Following his post defining and exploring two kinds of motivation in adult learners, Mark Hancock, co-author of the English Result series, continues the series with a consideration of why some material is inherently more motivating than others.
In Williams and Burden’s book Psychology for Language Teachers (1997) they trace back certain theories of motivation to a theoretical assumption of ‘homeostasis’ – namely that animals – and people – prefer not to be in a state of arousal. That is, we would prefer to be in a state of having all our physical and intellectual needs satisfied.
However, experiments have shown this not to be the case, and that even rats are motivated by curiosity and novelty. John McVicar Hunt (1961) identified the motivating force of curiosity: we actively seek material which is surprising, incongruous, or discrepant.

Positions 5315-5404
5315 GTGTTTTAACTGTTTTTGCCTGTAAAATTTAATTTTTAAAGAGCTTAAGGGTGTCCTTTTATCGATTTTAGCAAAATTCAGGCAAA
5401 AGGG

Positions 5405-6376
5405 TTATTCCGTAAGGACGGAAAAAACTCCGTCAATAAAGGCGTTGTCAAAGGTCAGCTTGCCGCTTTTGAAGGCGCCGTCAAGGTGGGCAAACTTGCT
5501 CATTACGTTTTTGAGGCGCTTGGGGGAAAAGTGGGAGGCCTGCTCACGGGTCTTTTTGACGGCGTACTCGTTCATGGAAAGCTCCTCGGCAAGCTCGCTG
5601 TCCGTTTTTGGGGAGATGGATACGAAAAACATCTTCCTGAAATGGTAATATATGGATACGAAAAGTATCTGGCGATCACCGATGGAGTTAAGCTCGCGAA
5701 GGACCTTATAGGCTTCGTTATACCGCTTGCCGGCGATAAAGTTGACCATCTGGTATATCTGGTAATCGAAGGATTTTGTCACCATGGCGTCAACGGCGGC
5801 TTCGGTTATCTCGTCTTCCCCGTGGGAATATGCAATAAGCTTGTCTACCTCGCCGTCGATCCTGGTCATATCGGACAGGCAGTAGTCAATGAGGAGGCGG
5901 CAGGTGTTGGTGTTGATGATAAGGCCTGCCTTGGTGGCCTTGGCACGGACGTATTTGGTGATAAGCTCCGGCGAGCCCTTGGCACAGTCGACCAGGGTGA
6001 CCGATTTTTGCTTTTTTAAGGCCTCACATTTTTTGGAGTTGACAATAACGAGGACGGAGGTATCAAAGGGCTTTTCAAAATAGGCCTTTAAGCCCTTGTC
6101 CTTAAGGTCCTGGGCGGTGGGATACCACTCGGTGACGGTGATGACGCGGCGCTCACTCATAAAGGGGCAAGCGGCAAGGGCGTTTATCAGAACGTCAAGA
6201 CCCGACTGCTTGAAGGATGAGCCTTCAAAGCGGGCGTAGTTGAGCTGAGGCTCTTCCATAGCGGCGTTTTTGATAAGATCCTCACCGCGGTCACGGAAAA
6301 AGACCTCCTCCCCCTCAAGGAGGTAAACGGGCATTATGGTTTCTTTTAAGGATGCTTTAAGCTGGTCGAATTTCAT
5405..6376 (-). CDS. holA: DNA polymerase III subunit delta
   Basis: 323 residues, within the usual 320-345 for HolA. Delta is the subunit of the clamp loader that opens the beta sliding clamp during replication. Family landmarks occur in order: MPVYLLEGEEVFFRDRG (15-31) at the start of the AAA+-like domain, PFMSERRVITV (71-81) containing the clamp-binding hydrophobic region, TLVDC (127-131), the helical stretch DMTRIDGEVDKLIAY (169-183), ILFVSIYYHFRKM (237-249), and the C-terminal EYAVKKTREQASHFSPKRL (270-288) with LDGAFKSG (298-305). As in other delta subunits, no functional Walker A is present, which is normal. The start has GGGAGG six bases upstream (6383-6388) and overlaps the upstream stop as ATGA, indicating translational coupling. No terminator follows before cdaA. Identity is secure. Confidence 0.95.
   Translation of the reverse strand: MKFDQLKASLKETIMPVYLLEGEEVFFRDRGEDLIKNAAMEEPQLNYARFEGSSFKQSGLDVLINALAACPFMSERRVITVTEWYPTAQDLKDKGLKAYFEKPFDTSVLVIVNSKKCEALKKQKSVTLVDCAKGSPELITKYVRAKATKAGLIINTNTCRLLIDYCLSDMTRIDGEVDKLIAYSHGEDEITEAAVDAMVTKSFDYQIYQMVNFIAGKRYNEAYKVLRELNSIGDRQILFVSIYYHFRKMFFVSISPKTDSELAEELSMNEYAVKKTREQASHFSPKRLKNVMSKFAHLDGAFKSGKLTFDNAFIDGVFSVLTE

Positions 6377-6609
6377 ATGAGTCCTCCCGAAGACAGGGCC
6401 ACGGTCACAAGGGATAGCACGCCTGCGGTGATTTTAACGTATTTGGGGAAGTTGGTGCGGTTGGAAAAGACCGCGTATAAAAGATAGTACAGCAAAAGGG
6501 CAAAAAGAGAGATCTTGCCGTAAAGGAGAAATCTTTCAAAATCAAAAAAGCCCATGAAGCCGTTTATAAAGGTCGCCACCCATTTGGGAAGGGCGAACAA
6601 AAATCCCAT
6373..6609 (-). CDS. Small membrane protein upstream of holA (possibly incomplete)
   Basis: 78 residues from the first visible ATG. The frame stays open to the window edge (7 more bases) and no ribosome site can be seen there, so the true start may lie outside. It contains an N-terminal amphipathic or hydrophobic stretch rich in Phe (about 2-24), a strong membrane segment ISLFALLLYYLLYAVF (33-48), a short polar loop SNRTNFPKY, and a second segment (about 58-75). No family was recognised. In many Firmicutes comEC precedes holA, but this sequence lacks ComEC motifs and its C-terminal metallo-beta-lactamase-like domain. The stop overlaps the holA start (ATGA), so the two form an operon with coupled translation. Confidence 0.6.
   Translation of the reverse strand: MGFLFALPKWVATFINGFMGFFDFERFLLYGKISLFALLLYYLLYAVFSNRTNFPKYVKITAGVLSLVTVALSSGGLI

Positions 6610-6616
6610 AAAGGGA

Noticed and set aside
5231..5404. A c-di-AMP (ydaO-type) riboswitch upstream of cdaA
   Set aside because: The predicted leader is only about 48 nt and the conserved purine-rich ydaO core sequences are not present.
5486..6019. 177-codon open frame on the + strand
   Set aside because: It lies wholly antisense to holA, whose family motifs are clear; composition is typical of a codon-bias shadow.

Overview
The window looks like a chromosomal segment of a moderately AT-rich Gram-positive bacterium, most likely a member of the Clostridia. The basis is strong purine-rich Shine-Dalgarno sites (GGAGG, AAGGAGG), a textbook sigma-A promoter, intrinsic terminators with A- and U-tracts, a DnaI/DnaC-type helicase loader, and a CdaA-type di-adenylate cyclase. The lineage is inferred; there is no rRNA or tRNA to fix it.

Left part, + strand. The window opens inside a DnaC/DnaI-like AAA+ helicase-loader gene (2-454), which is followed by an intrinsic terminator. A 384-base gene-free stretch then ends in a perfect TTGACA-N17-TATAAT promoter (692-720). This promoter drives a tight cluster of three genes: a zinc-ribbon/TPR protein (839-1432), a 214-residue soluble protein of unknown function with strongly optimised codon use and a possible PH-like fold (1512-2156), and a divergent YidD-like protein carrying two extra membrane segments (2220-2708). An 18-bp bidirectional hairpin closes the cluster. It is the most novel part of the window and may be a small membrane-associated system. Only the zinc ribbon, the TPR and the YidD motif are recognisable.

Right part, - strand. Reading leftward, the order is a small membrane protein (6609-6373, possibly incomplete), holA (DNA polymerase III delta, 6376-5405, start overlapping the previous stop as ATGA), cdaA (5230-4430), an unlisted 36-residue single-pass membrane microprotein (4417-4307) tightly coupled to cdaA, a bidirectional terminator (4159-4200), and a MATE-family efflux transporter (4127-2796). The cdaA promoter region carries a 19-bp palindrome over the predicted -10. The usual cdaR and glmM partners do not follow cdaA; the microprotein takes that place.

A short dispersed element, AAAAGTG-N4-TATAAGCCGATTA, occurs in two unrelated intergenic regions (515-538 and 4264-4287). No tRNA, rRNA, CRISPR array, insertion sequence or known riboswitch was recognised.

To see what this might look like in more concrete classroom terms, consider the following example from Widdowson (2003). He suggests that there is a big problem with the following pedagogic text, with its accompanying illustration:
This is a man. He is John Brown; he is Mr Brown. He is sitting in a chair. This is a woman. She is Mary Brown; she is Mrs Brown. She is standing by a table. Mr Brown has a book. The book is in his hand; he has a book in his hand. Mrs Brown has a bag …”
Widdowson’s problem is not, as you might expect, that the text is so unnatural and unlike anything in real life. These things are not necessarily problematic. The real problem is that the text is boring. It tells us nothing that we didn’t already know from the picture. The text is ‘simply a device for demonstration. As such, it offers nothing for learners to engage with’. You might say that the text is too stable – there are no loose ends to provoke any kind of curiosity.